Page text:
THE BLOG
08/10/2015 07:04 pm ET Updated Dec 06, 2017

Bridging the Past and the Future: 8 Lessons

Every day brings a new beginning. New beginnings can signify leaving the past on the way to the future. We've all been there, and while it's exciting, it's also scary to travel the bridge that takes you from your yesterday to your tomorrow.

Whenever I'm about to embark on a journey, or whenever I close the door on an important era in my life, I look at a painting on my wall by a very special artist, my mother.

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Bearing the words, "Never forget the bridge that brought you across", this painting signifies so much. My mother, Ellie Nazemoff, is the strong, fearless, president and CEO of her own successful business performance consulting company, Acolyst, in the Washington DC metro area.

As her birthday approaches, I am mindful that it wasn't always like that for her. At one point, she found herself at the edge of a bridge. A bridge called New York City.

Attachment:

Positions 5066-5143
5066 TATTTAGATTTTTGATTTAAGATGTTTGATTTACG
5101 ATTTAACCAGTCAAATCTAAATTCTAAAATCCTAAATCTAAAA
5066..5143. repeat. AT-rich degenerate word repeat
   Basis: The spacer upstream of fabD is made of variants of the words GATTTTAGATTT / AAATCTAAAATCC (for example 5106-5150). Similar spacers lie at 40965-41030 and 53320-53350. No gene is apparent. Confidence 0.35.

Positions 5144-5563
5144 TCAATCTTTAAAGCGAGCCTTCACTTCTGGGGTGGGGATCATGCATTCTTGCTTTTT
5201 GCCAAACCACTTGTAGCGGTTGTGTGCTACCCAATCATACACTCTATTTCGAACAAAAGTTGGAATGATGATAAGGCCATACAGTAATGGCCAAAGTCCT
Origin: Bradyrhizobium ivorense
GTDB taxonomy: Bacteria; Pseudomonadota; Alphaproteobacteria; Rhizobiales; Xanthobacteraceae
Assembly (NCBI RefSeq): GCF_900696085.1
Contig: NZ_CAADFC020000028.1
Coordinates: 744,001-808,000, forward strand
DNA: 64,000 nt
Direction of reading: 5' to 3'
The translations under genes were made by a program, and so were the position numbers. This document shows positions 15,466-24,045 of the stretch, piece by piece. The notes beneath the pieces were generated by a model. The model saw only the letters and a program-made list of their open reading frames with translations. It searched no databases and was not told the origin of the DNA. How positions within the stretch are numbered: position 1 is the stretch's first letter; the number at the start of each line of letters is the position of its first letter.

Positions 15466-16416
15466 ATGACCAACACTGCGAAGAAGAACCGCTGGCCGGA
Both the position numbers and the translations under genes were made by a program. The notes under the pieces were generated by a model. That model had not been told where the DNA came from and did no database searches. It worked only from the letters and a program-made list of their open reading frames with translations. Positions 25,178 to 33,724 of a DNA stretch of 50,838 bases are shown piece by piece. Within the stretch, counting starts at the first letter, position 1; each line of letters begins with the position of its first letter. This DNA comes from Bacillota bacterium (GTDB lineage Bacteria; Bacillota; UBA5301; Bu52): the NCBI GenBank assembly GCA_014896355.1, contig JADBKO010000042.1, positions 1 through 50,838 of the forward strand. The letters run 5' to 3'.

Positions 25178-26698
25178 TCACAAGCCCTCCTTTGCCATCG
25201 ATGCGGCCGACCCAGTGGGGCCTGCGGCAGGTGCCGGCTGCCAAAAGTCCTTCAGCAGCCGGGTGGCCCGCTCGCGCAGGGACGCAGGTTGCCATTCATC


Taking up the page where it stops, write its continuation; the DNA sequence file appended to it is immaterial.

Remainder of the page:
Originally from Iran, my mom came to this country in 1977 to get an education. When she arrived at JFK airport and saw it alive with women rushing by in business suits, filled with energy, she knew that the US was the place for a woman with dreams. Despite the fact that English wasn't her first language, her ambition and drive kept her going, helping her complete college and later open her own business, which is still thriving 25 years later. All the while, she taught my brother and I the importance of love, having the right attitude, working hard, being dedicated, and approaching every endeavor with passion and commitment. She has always said to me, "success is defined by the people that believe and trust in you and the positive impacts you make and leave behind."

At times, we all find ourselves at crossroads between our past and our future and need a little nudge to keep going. The good news is that we're not the first ones to need inspiration and we won't be the last. I hope you'll be able to benefit from some of my mother's lessons, as I have.

Bridging the Past and the Future: 8 Lessons

#1 - Heed your spark. My mother felt a spark when she landed in New York for the first time and she listened to it, deciding to pursue the business world. Do what ignites you.

#2 - Your life is not a checklist. Others don't define you, you define yourself. My mother faced much pressure to live the life that her family dictated based on what they knew at that time. Despite the fact that she did not have a master plan, she knew it was important to go out on her own and create her own opportunities, even if that meant being a single mother, fighting for what is right and raising two amazing children (I add with a big smile) on her own - with the support and love of her mother, my grandmother.